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Requirement Gathering

Requirement Gathering Techniques

Technique 1: Interviewing a Stakeholder

There is a skill in asking requirement gathering questions the right way. A few tips here  to improve the way you communicate during your requirements interview would include:

  • Ask open ended type of questions.

Try to avoid asking ‘yes’ or ‘no’ type questions. Example questions could start like: “Could you please describe your daily tasks you perform to prepare the salaries for month end?” If this question is too high level for them you could try: “How do you know what each person’s salary will be each month?”, “Where do you find that information?”, “How long does it take you to do everyone’s salary pay slips?”, “Why does it take THAT long, what do you have to do?”

  • Drill down to detail or pull up to higher level questions.

In general, some people tend to talk specifics and focuses on exceptions. Other people talk contextually and in general and hardly ever delve into specifics. Use questions such as: “So in general terms, would you say the payroll system is inadequate?” if they tend to focus on a specific small aspect of the system which might not do what they need once a year! This type of question will ‘force’ them to pull out of divergence. The opposite also happens where you might need someone to be more specific. An example question could be: “Is it the report processing specifically that causes the system to fail?” and so on. This will help you ensure that you end up with high quality business requirements.

Depending on the level of stakeholder you are talking to, you will find that different people talk about a problem in different terms. If you need to understand the overall business process from a high level, it is probably not a great idea to interview the person performing a small part of that process.
It is a good idea to prepare more questions and plan your requirement gathering interviews well. Be prepared for each interview!

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Technique 2: Requirement Gathering Workshops

I personally love using workshops to elicit requirements but I would never walk into a requirement gathering workshop without some pre-written requirements or concepts at a minimum! Why? There are several reasons why I would plan my workshop carefully:

  • The more structure you can give a workshop the more focused your session will be. If you don’t have an agenda or any pre-developed materials to run the session with you will find that there might be a lot of ideas and activity in the session but it will most likely be of a poor quality.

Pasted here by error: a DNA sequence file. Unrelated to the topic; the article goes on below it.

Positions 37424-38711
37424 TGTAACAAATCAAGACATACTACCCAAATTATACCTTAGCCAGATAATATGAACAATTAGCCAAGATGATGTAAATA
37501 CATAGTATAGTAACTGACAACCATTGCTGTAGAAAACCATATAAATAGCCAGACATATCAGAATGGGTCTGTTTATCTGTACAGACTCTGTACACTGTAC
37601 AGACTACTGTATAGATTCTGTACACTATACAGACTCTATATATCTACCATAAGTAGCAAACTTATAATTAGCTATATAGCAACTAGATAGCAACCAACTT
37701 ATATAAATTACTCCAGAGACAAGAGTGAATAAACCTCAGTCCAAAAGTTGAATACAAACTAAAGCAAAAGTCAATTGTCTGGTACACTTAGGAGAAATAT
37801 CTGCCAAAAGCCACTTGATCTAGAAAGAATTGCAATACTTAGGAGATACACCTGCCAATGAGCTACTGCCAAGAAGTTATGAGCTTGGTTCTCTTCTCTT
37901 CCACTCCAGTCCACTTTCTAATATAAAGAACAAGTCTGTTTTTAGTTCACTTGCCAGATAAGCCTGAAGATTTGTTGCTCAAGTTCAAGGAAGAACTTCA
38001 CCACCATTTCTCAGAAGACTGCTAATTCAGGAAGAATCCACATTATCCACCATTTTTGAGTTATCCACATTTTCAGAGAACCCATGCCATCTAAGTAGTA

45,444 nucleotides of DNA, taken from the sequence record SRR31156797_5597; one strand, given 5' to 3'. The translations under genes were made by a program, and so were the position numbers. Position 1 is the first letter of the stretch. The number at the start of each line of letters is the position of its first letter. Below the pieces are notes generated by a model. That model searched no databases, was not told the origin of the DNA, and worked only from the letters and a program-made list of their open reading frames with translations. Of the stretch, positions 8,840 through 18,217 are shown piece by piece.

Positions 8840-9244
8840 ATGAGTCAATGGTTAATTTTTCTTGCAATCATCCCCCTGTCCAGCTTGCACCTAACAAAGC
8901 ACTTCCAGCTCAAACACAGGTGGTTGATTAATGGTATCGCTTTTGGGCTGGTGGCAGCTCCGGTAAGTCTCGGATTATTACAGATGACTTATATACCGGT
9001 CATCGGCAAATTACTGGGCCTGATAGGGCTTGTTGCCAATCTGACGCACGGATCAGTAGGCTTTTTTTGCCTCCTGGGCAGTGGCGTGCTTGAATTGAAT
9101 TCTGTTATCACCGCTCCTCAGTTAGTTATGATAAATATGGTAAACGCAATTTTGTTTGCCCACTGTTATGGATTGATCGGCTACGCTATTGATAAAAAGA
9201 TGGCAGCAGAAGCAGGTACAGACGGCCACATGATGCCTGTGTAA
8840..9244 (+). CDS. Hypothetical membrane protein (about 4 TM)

• Know who is coming to your workshop. This is important because everyone who is coming will have their own ideas of what they want to get out of it. If you don’t have a clue who they are, how will you be able to plan for meeting their expectations or ensure their objectives are met? In an ideal world, meet everyone before the requirement gathering workshop for a short chat and understand their views of where they see the project going!

You as the facilitator can control the flow of a workshop with so much less effort if you are prepared and have planned the session than if you walk in blind. You will also appear more professional, in control and your stakeholders will trust you.

Benefits of a running a requirement gathering workshop

Workshops are a great vehicle to strengthen stakeholder ‘buy in’. Involving people in a group set up to discuss a topic of common interest does wonders for stakeholder support in the project.

Disadvantages of a running a requirement gathering workshop

  • It takes more effort to plan, co-ordinate and prepare for.
  • You don’t always manage to get all the right people in the room at the same time. (Idea here: Schedule more workshops and rerun the same session multiple times!)
  • You may need more time for requirements gathering activities but the upside is that your requirement quality is typically higher.

Do our IIBA Endorsed Online Requirements Expert Course – earn 16 PD Hours – Book & Save Today!

Technique 3: Research and observation

I put these two techniques together because they walk hand in hand a lot of the time. As a business analyst, it is a great idea to always include some of this technique into any requirement gathering activity.
To job shadow or observe someone means that you need to go sit with them for a few hours or days and observe how they perform their jobs. There is nothing like experiencing the practicality of someone’s day-to-day job.

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